Continuum Solution: A Continuum Coach developed a six-month coaching program focused on cultural assimilation, to help the leader gain greater understanding of both U.S. and site culture, learn how to navigate team politics, rebuild confidence and re-engage with team members up, down and cross the chain. The customized program included input from the leader herself as well as key members of every team or audience the leader touched.
Outcome: Peers and management marked a great improvement in her interactions and her goal attainment swiftly returned to high levels as the leader’s new understanding of her environment increased her confidence and positively affected her ability to navigate the culture and politics of the local site. She has since progressed into a leadership role at one of the company’s new U.S. sites.
Going Global Case Study: “Global Team Dysfunction”
Situation: A large pharmaceutical company had multiple Manufacturing Science and Technology department teams located in various countries around the world. Common goals of the global teams required collaboration and sharing of information to achieve results, but the groups were experiencing conflict, competition, lack of trust and breakdown in communication. Results were sub par.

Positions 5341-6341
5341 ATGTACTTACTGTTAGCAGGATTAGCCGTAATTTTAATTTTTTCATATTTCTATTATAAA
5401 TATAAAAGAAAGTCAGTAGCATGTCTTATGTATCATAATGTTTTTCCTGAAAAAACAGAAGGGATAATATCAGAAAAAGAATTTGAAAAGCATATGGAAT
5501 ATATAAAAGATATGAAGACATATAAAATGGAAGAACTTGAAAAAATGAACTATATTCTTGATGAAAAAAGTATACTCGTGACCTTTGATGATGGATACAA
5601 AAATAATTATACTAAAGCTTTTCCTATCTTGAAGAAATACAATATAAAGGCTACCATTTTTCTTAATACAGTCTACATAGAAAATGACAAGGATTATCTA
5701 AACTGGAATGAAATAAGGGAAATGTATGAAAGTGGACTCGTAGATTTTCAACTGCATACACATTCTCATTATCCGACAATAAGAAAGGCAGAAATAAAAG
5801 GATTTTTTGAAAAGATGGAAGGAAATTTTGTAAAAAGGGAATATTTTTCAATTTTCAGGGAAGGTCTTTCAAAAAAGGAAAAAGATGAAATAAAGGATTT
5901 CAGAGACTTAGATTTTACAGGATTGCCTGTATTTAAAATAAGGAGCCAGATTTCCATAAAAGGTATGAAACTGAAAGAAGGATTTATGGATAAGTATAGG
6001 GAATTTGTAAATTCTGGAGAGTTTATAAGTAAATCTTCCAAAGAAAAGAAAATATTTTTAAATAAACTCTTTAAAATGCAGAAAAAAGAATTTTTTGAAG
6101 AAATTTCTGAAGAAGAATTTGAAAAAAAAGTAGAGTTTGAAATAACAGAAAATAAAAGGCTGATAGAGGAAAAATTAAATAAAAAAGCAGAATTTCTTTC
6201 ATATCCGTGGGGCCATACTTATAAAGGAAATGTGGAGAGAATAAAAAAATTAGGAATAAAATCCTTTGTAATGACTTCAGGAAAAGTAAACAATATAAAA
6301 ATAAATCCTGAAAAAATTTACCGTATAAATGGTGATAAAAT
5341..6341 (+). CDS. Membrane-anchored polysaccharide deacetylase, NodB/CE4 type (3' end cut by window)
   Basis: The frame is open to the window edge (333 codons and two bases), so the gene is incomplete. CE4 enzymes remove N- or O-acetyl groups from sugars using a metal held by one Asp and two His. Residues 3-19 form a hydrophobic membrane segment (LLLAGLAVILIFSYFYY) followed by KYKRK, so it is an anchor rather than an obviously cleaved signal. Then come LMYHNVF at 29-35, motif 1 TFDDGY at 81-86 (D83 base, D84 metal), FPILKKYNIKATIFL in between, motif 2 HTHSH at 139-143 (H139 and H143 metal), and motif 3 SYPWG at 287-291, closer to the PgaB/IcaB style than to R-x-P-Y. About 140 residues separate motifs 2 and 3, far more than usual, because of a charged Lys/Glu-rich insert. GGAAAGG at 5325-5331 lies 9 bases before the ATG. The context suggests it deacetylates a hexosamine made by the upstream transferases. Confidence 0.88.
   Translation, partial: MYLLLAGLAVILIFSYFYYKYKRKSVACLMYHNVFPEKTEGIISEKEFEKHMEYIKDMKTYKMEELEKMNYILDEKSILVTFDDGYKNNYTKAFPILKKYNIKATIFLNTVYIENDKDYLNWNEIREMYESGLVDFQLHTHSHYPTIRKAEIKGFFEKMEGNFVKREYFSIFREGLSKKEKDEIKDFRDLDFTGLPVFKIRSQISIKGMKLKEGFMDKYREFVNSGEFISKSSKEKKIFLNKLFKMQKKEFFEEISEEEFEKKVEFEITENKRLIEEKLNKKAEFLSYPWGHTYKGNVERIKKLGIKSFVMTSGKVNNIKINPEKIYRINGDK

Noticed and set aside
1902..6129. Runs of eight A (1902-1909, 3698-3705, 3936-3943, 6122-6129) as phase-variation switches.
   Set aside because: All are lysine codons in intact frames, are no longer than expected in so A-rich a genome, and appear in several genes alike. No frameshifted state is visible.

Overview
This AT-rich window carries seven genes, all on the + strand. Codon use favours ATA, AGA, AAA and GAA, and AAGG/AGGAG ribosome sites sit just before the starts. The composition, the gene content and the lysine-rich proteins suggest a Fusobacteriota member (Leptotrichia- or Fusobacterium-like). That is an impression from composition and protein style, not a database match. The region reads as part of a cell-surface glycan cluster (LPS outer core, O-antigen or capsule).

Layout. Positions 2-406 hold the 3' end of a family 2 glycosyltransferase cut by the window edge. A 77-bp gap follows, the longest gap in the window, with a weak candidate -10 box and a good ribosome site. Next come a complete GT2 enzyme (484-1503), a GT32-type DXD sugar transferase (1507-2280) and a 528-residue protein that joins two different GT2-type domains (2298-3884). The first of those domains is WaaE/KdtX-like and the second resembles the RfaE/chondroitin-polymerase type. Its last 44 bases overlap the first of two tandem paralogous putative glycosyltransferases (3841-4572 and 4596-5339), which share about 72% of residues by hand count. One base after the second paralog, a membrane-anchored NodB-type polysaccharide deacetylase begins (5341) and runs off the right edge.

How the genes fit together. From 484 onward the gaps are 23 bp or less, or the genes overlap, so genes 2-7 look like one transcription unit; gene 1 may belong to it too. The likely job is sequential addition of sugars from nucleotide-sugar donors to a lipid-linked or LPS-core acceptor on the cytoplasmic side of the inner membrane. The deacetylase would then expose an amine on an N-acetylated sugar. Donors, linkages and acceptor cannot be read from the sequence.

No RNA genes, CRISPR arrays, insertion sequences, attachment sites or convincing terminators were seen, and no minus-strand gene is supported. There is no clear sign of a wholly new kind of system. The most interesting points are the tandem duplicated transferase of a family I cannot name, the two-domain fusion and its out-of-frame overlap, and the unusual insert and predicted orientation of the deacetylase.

Continuum Solution: Continuum worked with an internal team to survey key members and gain a better understanding of situation dynamics. The first priority was to improve work relationships between a specific U.S. team and one in Ireland. The Continuum Consultant designed a nine-month intervention that included multiple components:
- Feedback surveys –each team provided confidential feedback and expressed what they needed from the other team to be more successful
- Virtual meetings – used to facilitate discussion and increase understanding of core issues (both common and site-specific) and to allow shared responsibility for solutions
- Cross cultural training program – including personality and conflict profiles for the groups and its individual members
- Individual team retreat – one each for the U.S. and Ireland sites, to confidentially surface issues and educate each about common cultural differences and working styles for the other site
- Combined U.S./Ireland team-building retreat – pulling together all components, the retreat focused on building trust, communication, collaboration and cultural understanding. Specific problem areas were identified for the group to discuss and create strategies for improvement.
Outcome: At the end of the initiative, the groups crafted an “Ongoing Engagement Plan,” a list of shared agreements for working together, a process of accountability, and agreed methods for addressing potential conflict or lack of understanding before negative effects are manifested. In addition, the groups designed Action Plans, including timelines, laying out the groups’ recommendations for improvements to present to management.
Upon reviewing program outcomes and the teams’ new working processes, their MS&T leader stated that the increase in communication and trust were already evident. At this time, informal reviews show positive results have been maintained.